Chrome To Gain Search Encryption, Following Similar Moves By Firefox & Mobile Safari
The wave of browsers using Google SSL Search — and thus blocking publishers from receiving search term data — continues. Google’s own Chrome browser is next up, with the latest Chrome 25 beta using encryption.
Google shared the news on its Chromium blog today. Chrome follows in the footsteps of Firefox and mobile Safari, which added encryption last year. Our stories below have more background on that:
- Firefox 14 Now Encrypts Google Searches, But Search Terms Still Will “Leak” Out
- How An iOS 6 Change Makes It Seem Like Google Traffic From Safari Has Disappeared
The Safari change was particularly problematic for publishers, because not only were search terms blocked, but Google — not expecting Safari to use SSL search — didn’t adjust things. People using Google through mobile Safari appear, and still do today, as if they came to web sites directly.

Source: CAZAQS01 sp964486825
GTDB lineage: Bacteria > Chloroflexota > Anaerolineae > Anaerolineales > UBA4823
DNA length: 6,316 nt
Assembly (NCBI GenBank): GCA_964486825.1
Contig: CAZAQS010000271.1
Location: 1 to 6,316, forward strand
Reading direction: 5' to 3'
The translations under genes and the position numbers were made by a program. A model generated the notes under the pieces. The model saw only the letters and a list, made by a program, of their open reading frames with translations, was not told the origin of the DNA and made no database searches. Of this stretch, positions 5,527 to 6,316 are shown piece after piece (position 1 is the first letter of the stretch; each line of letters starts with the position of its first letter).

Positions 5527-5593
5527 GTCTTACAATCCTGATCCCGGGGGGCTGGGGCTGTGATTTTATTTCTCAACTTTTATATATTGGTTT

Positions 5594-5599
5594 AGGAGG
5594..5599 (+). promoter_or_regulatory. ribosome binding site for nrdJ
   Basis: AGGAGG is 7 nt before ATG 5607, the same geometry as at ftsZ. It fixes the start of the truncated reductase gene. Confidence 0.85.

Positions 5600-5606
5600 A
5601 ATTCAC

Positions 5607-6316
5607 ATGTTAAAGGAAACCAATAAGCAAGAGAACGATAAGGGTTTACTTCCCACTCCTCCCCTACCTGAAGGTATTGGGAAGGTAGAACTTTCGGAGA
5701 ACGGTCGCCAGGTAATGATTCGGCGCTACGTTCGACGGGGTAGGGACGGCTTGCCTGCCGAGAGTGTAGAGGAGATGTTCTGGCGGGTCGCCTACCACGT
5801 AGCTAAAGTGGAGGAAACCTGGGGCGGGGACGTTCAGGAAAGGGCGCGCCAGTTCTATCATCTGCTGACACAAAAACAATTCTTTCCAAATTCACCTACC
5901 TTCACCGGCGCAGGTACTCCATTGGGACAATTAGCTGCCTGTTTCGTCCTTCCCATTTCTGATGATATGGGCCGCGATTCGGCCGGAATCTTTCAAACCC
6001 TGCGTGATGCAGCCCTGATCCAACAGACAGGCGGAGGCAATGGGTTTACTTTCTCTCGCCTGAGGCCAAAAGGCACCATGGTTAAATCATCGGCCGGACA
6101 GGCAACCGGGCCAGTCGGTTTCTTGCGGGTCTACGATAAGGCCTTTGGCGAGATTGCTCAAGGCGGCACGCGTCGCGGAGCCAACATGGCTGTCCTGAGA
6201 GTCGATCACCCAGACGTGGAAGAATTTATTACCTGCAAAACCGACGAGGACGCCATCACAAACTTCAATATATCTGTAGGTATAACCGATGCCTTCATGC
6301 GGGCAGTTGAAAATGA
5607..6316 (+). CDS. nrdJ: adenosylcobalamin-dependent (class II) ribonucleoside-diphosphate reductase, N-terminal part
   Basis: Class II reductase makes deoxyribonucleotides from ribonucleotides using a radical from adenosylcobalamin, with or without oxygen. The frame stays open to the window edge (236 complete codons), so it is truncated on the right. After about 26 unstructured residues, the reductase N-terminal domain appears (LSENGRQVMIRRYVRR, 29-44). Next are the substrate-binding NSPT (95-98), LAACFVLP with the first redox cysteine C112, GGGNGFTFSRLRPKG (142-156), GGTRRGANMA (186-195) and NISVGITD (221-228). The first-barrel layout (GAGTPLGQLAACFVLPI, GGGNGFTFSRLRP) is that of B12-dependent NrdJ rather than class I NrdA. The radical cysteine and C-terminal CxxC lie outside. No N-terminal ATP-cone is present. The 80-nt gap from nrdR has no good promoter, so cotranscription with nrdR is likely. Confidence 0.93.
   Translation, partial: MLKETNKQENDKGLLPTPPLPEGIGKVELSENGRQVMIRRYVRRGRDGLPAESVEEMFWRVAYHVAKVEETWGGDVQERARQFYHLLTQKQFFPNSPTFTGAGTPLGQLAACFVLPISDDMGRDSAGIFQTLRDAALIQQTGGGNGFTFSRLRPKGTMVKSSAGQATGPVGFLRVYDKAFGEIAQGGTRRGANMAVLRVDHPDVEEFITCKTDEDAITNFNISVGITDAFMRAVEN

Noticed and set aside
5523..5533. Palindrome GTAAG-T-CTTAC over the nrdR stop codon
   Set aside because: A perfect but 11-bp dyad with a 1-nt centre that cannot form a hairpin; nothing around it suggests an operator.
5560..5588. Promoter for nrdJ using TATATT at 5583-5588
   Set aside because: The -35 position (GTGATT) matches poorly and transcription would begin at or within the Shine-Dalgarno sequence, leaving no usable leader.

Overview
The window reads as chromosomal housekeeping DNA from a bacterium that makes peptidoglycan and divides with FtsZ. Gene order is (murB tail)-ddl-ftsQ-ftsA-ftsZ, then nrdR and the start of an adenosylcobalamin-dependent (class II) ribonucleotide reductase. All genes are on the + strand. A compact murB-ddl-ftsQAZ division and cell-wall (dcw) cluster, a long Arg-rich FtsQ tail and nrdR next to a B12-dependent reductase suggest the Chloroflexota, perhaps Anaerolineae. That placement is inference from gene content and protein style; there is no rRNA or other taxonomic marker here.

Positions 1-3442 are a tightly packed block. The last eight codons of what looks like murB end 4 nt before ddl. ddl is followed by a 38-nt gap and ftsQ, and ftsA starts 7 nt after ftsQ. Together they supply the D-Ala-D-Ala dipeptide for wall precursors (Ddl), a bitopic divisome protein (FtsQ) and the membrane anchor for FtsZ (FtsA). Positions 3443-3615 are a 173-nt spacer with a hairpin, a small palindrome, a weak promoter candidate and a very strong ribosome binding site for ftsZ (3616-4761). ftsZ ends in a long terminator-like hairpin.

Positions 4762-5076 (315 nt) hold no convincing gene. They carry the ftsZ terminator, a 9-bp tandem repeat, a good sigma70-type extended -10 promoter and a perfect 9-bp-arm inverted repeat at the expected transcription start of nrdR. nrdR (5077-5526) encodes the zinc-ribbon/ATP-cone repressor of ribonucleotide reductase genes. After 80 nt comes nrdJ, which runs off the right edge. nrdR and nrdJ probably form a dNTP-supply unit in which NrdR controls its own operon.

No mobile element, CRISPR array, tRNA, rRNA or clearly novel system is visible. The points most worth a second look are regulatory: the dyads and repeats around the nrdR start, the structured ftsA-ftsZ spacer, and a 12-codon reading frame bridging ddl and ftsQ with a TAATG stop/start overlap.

Google began the move to SSL search in October 2011, and since that time, the amount of “not provided” terms (as Google Analytics reports) has increased, with one study last year finding that up to 39% of Google search traffic now has terms stripped.
The move by Chrome toward encrypted search will likely increase that percentage higher. Will it ever reach 100%, and what to do in relation to the rise? See our sister-site Search Engine Land, where we have an article that looks in more depth at that: Will [Not Provided] Ever Reach 100% In Web Analytics?
(Some images used under license from Shutterstock.com.)
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